MaxD, I have bugged PBOT about the bike lanes on 136th at the Budget/Bureau Advisory Committee meetings (now every third Wednesday, 3-5 pm, in Room C of the Portland Bldg, public also welcome), as the designated East Portland representative. (The recently retired Assistant Director) Greg Jones told me last spring that PBOT would monitor traffic before deciding to either put in bike lanes or put in sharrows, or some other treatment, on 136th. The remaining (west side) sidewalks between Powell & Foster are at the top of the “safety” project list for the street fee. I expect the debate will start again within the next two weeks. We are also pursuing the same treatments for NE 148th from Glisan to Sandy.

          Related to 122nd, PBOT is apparently looking into some sort of “protected bike lane” for parts of the roadway between NE Airport Way and SE Foster, as part of its negotiations with TriMet for bus 71 improvements.

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          • MaxD July 7, 2015 at 2:51 pm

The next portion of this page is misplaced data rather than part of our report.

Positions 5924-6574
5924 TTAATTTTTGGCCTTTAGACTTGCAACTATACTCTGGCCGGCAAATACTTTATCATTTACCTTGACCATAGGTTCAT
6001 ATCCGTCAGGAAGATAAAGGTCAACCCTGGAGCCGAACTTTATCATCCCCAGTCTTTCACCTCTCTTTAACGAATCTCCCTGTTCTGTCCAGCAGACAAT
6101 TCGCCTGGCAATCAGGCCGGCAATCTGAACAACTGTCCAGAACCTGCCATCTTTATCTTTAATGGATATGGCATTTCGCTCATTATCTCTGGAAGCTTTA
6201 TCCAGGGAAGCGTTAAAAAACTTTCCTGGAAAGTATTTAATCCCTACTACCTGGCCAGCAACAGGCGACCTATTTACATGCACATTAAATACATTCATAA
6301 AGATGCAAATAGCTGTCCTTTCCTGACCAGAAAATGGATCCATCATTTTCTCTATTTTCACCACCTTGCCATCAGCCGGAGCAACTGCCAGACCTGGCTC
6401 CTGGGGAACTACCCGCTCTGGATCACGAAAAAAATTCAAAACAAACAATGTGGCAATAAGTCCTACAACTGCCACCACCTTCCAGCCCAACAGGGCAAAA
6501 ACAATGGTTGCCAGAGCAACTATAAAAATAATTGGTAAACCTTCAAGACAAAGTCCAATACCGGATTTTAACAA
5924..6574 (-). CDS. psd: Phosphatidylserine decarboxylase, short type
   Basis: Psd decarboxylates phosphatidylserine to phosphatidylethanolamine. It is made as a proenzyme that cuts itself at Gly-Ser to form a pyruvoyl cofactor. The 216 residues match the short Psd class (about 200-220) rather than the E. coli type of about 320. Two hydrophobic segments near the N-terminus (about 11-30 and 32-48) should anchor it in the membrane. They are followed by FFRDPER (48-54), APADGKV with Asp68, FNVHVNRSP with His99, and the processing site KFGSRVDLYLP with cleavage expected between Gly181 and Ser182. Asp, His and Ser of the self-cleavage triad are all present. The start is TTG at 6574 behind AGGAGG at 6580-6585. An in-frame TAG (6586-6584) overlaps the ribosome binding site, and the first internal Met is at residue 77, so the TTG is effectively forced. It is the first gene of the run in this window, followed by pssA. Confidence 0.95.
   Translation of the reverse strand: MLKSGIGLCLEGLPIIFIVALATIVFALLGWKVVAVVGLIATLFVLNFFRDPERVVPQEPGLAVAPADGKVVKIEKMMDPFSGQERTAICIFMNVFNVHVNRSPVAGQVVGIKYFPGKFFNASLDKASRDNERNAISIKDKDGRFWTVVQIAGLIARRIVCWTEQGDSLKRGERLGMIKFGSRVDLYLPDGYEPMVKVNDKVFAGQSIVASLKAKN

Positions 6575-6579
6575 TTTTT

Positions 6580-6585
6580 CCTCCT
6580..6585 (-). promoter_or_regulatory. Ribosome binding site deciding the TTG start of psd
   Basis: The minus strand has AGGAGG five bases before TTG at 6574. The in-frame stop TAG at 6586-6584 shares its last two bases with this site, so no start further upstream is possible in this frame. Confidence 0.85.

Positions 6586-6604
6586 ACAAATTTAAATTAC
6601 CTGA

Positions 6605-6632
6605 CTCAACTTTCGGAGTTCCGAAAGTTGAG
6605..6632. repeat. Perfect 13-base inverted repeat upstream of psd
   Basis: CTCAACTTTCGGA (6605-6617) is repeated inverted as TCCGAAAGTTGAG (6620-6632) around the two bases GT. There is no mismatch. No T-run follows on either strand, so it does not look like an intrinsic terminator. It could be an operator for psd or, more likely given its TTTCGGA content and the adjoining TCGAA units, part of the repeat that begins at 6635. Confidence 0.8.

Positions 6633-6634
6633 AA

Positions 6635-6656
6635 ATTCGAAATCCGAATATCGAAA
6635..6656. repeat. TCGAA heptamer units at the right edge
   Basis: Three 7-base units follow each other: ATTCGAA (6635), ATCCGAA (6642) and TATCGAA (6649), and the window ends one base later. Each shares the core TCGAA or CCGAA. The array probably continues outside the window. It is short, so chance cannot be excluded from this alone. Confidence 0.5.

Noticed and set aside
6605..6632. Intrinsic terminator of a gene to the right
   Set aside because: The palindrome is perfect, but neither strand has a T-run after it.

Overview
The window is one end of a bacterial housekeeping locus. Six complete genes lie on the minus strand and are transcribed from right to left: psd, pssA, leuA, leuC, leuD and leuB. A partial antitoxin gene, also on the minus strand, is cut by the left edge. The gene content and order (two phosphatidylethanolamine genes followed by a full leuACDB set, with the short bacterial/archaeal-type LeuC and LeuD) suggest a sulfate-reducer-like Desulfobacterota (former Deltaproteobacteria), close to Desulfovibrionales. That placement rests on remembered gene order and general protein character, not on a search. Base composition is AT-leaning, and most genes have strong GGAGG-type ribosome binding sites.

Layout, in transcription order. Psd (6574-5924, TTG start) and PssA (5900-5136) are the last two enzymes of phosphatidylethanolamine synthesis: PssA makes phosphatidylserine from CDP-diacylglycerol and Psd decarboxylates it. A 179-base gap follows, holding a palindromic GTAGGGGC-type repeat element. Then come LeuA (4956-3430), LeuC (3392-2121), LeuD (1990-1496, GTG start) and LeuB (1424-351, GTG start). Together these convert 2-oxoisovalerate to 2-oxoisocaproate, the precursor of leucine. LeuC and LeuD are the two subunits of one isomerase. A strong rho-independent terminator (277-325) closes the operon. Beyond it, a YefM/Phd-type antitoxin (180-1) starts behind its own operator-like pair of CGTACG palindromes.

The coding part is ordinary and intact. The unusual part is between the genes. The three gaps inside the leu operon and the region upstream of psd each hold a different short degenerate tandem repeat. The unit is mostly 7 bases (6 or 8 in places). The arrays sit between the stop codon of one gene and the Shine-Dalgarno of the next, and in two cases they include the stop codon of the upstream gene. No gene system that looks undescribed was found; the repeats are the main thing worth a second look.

Thanks for the thorough reply, I will put the PBOT meeting on my calendar and show up if I can.

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          • ethan July 7, 2015 at 4:17 pm

            Wouldn’t they be required to add bike lanes if they are redoing the road surface?

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    • was carless July 7, 2015 at 7:22 pm

      Well, its about 3/4 of a mile. So at least its more than a block or two.

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  • Evan Manvel July 7, 2015 at 11:51 am

    Big news!

    Reminder: thank your legislators (esp. Rep. Fagan) today! E-mail, call, tweet, as you please…

    Has anyone else noticed this trend in the comments this week?

    On the post about speed cameras – “Yeah, yeah, but what about neighborhood greenways?” Next post, Clinton – “Yeah, yeah, but what about East Portland?” Next post, East Portland. Awesome.

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  • Adam Herstein July 7, 2015 at 12:16 pm

    This was the comment I submitted:

    Thanks for your efforts in servicing funding to improve safety for one of Oregon’s most dangerous roads. I am urging the project planners to install fully-separated protected bike lanes and protected intersections (see: http://protectedintersection.com). These treatments are proven to be safe and are the gold standard for bike infrastructure. Simply painting a wider buffer is not sufficient for safety. No one should die or be injured on our streets. Thank you for your consideration.